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Joe Biden trapped in his Saudi politics

President Biden “has no intention of meeting with Crown Prince” Mohammed bin Salman at next month's G20 summit in Indonesia, White House National Security Adviser Jake Sullivan said on Sunday.

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Joe Biden trapped in his Saudi politics

President Biden “has no intention of meeting with Crown Prince” Mohammed bin Salman at next month's G20 summit in Indonesia, White House National Security Adviser Jake Sullivan said on Sunday.

But the room for maneuver of the President of the United States, who says he wants to "review" a relationship as strategic as it is tense, seems limited at least in the short term, according to experts.

Washington will also find it difficult to risk anything that would be perceived favorably on the side of the powerful Iranian rival, so much "the Biden administration as its predecessors seems obsessed with a kind of Iranian paranoia", noted Bruce Riedel of the Brookings research center at Washington.

"Short-sighted", "disappointing", "manipulation": US officials cried wolf in rarely so undiplomatic terms accusing Ryad of having thrown all its weight within OPEC in favor of a reduction oil production quotas in the midst of the energy crisis.

And in doing so to have provided unexpected "support" to Russia in its war against Ukraine.

Joe Biden has warned that there will be "consequences" to this decision by OPEC, while his closest advisers spoke of a "reassessment" of bilateral relations with Saudi Arabia in the longer term.

On the side of the American Congress, Democratic parliamentarians immediately called for a freeze on massive arms sales to Saudi Arabia, among the largest recipients of American military aid in the world.

The Republican opposition, quick to denounce the "fiasco" of the Biden administration, is more circumspect, but some voices say they are also ready for possible measures against OPEC in any case.

But, beyond their fury, US officials privately admit that the United States will do nothing that will go against its "security interests in the region".

Clearly, the stakes in the Middle East -- and particularly those related to Iran -- are such that no American disengagement is in sight.

Especially since more than 70,000 Americans reside in the kingdom.

In the short term, President Joe Biden also has his hands tied by the decisive November 8 legislative elections for the rest of his term.

"The practical thing about saying you're going to reassess your policy is that it allows you to do something without having to act in the moment," said Russell Lucas, Middle East expert at the AFP. Michigan State University.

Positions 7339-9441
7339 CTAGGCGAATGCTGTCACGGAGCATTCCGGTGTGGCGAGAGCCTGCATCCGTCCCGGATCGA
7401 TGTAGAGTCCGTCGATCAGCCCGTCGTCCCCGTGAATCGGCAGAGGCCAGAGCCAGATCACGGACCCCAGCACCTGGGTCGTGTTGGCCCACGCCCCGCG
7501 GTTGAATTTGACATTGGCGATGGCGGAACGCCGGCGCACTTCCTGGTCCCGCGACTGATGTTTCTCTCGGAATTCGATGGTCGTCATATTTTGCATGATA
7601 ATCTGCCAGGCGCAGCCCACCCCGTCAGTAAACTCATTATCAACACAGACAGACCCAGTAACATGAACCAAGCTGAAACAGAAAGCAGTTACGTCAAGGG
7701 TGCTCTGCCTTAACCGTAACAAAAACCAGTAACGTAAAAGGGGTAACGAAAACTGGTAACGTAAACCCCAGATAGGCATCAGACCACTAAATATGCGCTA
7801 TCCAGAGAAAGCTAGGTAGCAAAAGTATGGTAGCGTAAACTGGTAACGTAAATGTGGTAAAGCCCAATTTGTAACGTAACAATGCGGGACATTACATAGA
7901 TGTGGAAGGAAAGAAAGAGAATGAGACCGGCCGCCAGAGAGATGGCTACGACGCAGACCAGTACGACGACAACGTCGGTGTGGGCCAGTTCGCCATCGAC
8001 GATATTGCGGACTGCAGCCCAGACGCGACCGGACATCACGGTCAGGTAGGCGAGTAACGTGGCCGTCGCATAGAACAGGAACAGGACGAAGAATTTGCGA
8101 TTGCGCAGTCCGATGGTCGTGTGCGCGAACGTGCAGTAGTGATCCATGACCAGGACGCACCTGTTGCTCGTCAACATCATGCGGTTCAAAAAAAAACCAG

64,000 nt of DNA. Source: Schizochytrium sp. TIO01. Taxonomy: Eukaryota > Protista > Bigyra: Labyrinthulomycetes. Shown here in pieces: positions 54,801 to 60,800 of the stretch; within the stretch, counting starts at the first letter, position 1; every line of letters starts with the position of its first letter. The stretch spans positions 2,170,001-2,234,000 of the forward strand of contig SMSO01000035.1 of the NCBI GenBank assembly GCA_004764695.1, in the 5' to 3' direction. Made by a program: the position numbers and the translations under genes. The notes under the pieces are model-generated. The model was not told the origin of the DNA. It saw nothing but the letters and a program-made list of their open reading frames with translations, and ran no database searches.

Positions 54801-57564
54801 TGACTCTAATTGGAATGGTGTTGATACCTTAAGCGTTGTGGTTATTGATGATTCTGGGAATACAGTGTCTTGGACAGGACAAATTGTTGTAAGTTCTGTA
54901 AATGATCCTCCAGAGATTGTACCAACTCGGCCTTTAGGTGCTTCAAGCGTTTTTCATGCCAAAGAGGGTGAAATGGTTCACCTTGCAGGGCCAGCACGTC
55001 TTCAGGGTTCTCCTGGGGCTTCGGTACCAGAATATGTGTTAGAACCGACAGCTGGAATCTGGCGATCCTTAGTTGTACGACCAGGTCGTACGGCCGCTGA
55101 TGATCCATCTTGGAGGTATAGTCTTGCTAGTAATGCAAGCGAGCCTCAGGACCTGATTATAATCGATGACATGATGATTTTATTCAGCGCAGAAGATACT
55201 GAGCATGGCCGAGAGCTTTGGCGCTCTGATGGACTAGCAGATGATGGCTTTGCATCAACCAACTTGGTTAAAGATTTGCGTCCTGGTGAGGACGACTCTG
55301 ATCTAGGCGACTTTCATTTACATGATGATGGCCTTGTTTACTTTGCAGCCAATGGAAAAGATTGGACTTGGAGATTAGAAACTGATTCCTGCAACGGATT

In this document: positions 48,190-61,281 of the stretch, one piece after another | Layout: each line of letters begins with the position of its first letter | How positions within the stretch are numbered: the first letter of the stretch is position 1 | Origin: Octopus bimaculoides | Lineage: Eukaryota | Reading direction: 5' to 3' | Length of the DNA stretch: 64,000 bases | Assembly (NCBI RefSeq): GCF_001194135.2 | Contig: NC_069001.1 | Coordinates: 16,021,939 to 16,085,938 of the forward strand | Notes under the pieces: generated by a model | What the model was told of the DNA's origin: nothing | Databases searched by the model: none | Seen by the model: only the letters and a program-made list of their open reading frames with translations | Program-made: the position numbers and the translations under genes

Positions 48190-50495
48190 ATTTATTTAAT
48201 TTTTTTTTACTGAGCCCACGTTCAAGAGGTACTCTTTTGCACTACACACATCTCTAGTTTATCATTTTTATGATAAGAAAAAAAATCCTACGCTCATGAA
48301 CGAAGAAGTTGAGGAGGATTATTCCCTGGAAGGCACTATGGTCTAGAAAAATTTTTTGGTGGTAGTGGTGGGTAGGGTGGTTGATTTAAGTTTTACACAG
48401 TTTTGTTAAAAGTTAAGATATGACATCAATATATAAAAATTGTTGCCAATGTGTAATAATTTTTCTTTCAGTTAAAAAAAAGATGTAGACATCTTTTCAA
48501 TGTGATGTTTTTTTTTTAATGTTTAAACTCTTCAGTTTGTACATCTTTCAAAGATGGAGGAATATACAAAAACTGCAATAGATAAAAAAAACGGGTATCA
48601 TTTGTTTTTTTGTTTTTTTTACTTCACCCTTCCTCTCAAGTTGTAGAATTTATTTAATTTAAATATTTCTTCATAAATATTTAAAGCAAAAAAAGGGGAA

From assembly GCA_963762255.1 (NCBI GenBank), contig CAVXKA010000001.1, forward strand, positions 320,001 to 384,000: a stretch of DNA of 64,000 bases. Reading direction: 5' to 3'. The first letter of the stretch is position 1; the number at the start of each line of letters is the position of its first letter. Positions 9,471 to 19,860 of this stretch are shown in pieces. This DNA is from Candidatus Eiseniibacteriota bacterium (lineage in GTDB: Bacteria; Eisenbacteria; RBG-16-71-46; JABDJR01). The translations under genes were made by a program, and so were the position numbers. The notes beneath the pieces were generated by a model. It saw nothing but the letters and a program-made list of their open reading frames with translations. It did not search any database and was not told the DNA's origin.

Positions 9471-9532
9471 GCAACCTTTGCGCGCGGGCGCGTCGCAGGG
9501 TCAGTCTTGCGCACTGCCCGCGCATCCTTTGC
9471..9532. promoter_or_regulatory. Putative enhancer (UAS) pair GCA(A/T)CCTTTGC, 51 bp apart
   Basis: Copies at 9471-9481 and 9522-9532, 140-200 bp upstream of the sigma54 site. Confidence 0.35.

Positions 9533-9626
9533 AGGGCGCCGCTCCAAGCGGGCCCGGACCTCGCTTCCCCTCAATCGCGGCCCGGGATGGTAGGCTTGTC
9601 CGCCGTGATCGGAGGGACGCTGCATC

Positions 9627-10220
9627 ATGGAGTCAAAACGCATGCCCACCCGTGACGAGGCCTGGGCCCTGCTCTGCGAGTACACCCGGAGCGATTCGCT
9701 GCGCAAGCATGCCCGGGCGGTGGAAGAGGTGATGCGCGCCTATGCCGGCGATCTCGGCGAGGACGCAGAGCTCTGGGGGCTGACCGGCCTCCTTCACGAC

“When Congress is back in session in November, measures could be implemented”, he adds, however, citing in particular a reduction in the resupply of weapons or ammunition, so as “to annoy the Saudis who will have hard to get elsewhere".

"The president will therefore not act in haste," said Jake Sullivan on Sunday. Among the options considered are, according to him, "changes in our approach to military aid to Saudi Arabia".

In the meantime, many critics of the American president hastened to denounce his visit to the kingdom last July, even though according to the media he himself was reluctant to go there.

- Marriage of convenience -

The American president had traveled to Saudi Arabia to meet the crown prince, after having sworn during his campaign to make the kingdom a "pariah" following the murder of Saudi journalist Jamal Khashoggi.

Placed on the defensive, American diplomacy strove to justify the trip, refusing any notion of "error" according to the spokesman of the State Department, Ned Price, arguing that the purpose of the visit was "a multiplicity of common interests" and not just the question of oil.

Speaking last Thursday, Secretary of State Antony Blinken stressed that the US president has been trying to "recalibrate" the relationship with Riyadh "for two years now" citing the emphasis on human rights or even the distances Washington has taken with the Saudis over the conflict in Yemen.

"This process will continue with one goal in mind: this relationship between the United States and Saudi Arabia must advance our interests more effectively," he added.

The partnership between the United States and Saudi Arabia -- roughly, oil for security -- sealed after the end of World War II, was never an alliance of heart but rather of convenience.

"The United States still needs the Saudis as detestable as it may seem," Steven Cook of the Council on Foreign Relations told AFP, advocating a "realistic rapprochement" with Riyadh.

"In the meantime, the United States must have a real energy policy. If we had had one over the past 40 years, we wouldn't be here," adds the expert.

As long as the United States does not have the ability to really influence oil prices and will depend on the Saudis to do so, this revaluation may not lead to much, judge for her part Annelle Sheline of the Quincy Institute.

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